With antivirus software revenue falling, security giant Symantec has finally conceded a point that has seemed obvious to the rest of the industry for some time. Antivirus software "is dead", senior vice president for information security Brian Dye has told the Wall Street Journal.
There is likely to be some backlash, not least because Dye followed up his rather bleak assessment with the revealing sentence that the firm no longer "think[s] of antivirus as a money-maker in any way."
Other firms have been saying similar things about antivirus for a while, usually because they don't have products that depend on this technology but for a Symantec vice senior VP to utter the same view will be seen as an important moment. But is antivirus dead or is it simply a case that Symantec can't make enough money from it as security budgets are spread more thinly across newer products?
Dye made his remarks as the company confirmed its move into alternative forms of protection with the announcement of new products and services that mimic the success of younger, smaller upstarts.
Chief among these will be the firm's new advanced threat protection (ATP) system, still in beta testing but due for release within 12 months. This will include Symantec's Dynamic Malware Analysis Service cloud-based sandboxing system, hooked into the mail scanning and endpoint security, to provide an integrated anti-APT protection layer of the sort made fashionable by rivals such as FireEye.
Backing this up from next month will be Symantec Managed Security Services Advanced Threat Protection (MSS-ATP), as its name suggests a suite of managed security services that aims to protect endpoints from complex threats such as zero-day attacks and targeted malware.
In addition, Symantec plans to launch threat visibility and incident response services through a research portal designed to keep customers abreast of the threats facing them at any moment in time.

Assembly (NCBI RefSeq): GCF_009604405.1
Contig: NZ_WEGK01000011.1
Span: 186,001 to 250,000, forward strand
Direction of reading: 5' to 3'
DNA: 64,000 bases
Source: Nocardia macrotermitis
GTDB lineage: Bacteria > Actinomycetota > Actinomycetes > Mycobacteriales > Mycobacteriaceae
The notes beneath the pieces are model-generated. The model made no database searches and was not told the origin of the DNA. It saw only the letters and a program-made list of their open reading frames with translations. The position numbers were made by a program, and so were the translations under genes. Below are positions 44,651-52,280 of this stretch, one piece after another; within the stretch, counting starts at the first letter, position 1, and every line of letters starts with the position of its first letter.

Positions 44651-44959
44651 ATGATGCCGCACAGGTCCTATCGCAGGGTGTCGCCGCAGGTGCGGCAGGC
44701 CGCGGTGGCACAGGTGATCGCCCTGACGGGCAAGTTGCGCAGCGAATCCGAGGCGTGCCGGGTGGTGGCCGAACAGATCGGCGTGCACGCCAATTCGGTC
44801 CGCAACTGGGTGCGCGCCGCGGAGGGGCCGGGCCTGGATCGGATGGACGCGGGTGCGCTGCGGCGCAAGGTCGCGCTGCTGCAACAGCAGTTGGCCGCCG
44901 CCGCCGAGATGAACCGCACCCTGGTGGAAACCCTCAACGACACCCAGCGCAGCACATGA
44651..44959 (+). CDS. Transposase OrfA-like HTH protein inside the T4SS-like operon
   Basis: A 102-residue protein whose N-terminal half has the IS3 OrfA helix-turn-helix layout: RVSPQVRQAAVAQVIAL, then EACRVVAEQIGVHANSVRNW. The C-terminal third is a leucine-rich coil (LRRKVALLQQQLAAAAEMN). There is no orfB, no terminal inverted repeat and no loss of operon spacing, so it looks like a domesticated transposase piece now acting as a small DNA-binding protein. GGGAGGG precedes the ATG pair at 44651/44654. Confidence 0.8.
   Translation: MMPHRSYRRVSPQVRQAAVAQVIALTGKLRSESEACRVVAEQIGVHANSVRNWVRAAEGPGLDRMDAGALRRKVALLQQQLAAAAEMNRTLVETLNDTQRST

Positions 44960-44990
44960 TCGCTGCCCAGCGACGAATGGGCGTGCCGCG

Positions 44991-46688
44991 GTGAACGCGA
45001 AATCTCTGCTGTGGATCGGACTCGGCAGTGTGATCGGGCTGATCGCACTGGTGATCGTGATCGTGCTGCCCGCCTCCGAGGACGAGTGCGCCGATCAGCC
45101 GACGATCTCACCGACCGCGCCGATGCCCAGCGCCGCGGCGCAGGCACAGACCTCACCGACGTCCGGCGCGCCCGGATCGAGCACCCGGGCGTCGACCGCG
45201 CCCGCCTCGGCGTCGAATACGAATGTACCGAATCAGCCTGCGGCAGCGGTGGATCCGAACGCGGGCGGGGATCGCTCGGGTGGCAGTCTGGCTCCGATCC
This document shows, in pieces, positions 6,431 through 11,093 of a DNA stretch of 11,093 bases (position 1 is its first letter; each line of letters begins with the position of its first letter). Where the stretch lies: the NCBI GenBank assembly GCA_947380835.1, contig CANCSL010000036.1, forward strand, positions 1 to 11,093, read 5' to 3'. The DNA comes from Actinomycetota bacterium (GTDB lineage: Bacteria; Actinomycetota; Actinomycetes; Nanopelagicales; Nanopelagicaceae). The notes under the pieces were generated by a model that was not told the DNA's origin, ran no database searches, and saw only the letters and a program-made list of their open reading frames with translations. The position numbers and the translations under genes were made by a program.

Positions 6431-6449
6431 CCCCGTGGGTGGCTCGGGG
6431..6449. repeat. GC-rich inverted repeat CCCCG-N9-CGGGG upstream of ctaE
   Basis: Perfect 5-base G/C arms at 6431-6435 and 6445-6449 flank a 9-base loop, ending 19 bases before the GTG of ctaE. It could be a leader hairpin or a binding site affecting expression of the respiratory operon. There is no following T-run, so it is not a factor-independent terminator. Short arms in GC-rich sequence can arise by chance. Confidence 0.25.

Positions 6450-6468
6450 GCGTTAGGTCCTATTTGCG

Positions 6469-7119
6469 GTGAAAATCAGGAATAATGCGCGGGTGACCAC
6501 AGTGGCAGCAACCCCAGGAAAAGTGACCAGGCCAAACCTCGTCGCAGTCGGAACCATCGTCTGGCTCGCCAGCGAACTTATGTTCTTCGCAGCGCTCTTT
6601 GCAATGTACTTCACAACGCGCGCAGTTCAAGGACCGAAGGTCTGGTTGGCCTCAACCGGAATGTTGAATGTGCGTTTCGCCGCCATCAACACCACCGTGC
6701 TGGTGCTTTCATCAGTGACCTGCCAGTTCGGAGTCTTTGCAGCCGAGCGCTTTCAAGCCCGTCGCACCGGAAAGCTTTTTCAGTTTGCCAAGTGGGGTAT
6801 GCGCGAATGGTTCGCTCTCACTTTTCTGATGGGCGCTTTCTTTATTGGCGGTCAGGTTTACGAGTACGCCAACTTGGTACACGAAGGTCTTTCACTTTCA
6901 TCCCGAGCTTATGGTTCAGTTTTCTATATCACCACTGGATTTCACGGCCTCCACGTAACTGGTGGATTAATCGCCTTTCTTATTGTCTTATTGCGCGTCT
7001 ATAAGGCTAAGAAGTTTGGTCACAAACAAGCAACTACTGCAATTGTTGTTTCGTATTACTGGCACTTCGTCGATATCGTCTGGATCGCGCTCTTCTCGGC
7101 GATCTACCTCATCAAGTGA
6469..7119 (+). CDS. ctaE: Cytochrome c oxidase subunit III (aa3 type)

"To successfully defend against the types of targeted attacks we're seeing today, you need to expand the focus from prevention to detection and response," said Dye.
"Network security alone isn't going to solve the problem. Adversaries are targeting all control points from the gateway to email to the endpoint. Organizations need security across these control points working together, with incident response capabilities and global information intelligence, to beat the bad guys. Symantec is bringing that powerful arsenal to market."
This should be good news for Symantec's investors and consistent with another admission made by Dye that antivirus now catches only 45 percent of malware. But by taking on its more dynamic rivals - including a rejuvenated McAfee - Symantec is also conceding that it is no longer a security leader so much as an eager follower.
Not everyone is convinced that the announcement is anything other than clever window dressing.
"[It] rather depends on how you define anti-virus doesn't it?," countered Graham Cluley, a UK security expert who spent two decades working for antivirus stalwarts Dr Solomon's and Sophos but now works as an independent commentator.
"If they're talking about the approach anti-virus companies took 20 years ago, then of course that can't cope with the modern threat. But the term 'anti-virus' is just a convenient shorthand for a multitude of technologies that security firms recommend corporations use today to protect against and detect malware and hacker attacks."
According to Cluley, Dye's comments are really a statement of the obvious.
"Looking at the article, it acknowledges that the Symantec Norton security suite is much more than traditional anti-virus, but then so is everybody else's these days. I really don't think Dye has said anything earth-shattering here - everyone acknowledges that anti-virus software is an essential part of the armoury, but not 100% of the solution."
It was true that antivirus couldn't spot targeted malware but most malware remained variants on common forms, he said.
None of this will come as news to a security industry that has long since moved on to seeing antivirus as just another layer among many. Last week's Infosecurity Show in London was a perfect example of this, with a new generation of security firms such as FireEye taking centre stage with large stands as traditional antivirus firms were forced to work hard to grab the same attention they once enjoyed by right.
Some of thee firms booking floorspace were familiar - Trend Micro for instance - but many others were either new or independent European vendors once seen as small outsiders. The security industry is changing and now Symantec with it.